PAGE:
Western Cape to enter fourth Covid-19 wave by next week, predicts SACMC
The Western Cape Premier, Alan Winde, with the Head of the province’s health department, Dr Keith Cloete, hosted a digital press conference providing an update on the health platform and vaccination programmes on going in the province.
“We are starting to see that while COVID-19 infections are still increasing, the rate of increase is slowing. We must remain vigilant and prevent the spread of the virus through the lifesaving behaviours we have learned throughout the pandemic,” said Winde, in a media statement released after the conference on Wednesday.
The head of the Western Cape’s health department, Dr Keith Cloete, noted that about 1500 positive Covid-19 cases have been recorded among healthcare workers in December. He added that this expected to increase throughout the remainder of the month — which may add strain to healthcare facilities. Courtesy: Unsplash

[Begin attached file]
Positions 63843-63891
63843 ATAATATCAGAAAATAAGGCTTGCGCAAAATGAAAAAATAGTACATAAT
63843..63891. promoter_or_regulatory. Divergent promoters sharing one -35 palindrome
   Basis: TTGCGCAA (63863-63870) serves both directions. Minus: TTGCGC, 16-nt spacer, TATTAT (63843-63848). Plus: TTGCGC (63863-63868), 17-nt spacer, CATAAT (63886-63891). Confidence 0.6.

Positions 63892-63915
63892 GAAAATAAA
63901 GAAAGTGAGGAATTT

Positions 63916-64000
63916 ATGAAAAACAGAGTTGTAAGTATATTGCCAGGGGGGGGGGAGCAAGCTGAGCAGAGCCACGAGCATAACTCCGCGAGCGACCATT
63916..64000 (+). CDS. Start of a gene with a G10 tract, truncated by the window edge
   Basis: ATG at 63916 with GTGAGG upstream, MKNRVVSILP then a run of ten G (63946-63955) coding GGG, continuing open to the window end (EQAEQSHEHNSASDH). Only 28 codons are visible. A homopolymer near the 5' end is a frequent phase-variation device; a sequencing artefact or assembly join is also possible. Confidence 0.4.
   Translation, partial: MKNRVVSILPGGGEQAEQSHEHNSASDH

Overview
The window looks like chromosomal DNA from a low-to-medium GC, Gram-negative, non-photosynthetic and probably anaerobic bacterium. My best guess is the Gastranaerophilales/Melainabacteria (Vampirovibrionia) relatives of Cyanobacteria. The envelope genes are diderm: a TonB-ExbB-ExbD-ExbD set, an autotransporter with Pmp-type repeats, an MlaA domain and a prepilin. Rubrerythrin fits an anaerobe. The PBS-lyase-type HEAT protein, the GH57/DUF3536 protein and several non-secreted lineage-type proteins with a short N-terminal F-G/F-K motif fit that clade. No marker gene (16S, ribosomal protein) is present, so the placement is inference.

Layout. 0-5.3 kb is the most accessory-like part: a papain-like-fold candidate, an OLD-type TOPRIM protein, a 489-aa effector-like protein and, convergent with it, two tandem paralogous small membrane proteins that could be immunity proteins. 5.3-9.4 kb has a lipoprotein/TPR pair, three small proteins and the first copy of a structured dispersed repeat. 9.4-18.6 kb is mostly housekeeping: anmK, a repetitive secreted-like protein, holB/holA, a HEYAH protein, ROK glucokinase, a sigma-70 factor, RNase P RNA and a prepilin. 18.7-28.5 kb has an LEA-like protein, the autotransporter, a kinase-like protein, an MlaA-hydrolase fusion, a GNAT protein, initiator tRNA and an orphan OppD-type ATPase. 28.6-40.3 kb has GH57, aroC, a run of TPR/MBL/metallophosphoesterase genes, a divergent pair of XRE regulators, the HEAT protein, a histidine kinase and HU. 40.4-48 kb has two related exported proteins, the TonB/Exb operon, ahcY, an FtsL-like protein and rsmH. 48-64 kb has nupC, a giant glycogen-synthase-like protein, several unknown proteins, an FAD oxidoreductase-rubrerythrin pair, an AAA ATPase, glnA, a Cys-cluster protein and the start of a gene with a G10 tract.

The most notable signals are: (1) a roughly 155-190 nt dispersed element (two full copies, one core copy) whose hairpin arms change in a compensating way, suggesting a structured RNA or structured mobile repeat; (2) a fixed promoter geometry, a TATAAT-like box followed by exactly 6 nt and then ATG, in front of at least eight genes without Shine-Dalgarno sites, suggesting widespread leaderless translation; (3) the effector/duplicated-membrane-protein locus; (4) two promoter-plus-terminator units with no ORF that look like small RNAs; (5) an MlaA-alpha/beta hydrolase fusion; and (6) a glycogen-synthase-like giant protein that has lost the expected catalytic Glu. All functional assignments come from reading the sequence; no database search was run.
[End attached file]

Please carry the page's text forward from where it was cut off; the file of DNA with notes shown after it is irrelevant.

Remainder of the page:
Cloete noted that there is not a need to activate the triggered response system yet, as oxygen use in health facilities has not increased, but has noted that the number of trauma cases has increased. The triggered response system, implemented at last week’s conference, was put in place to manage hospitals capacity of Covid-19 patients.
“In that period of time [1 October to 19 December 2021], at 20 emergency centers, almost 30 000 cases of trauma presented,” said Cloete. “The biggest proportion of that is interpersonal violence.”
The South African COVID-19 Modelling Consortium (SACMC) predicts that the Western Cape will experience the peak of the fourth wave by next week, based on the Gauteng experience.
The health department head said that it is still early to draw conclusions on the Omicron variant, but noted that the variant is spreading faster because it is infecting people who were previously infected.
While 46% of the Western Cape’s adult population has vaccinated, he added that vaccination uptake has dropped in the past week. Further to this, Cloete commended the Overberg region for its high levels of vaccination uptake, particularly among those aged 50 and above.
Done By: Caitlin Maledo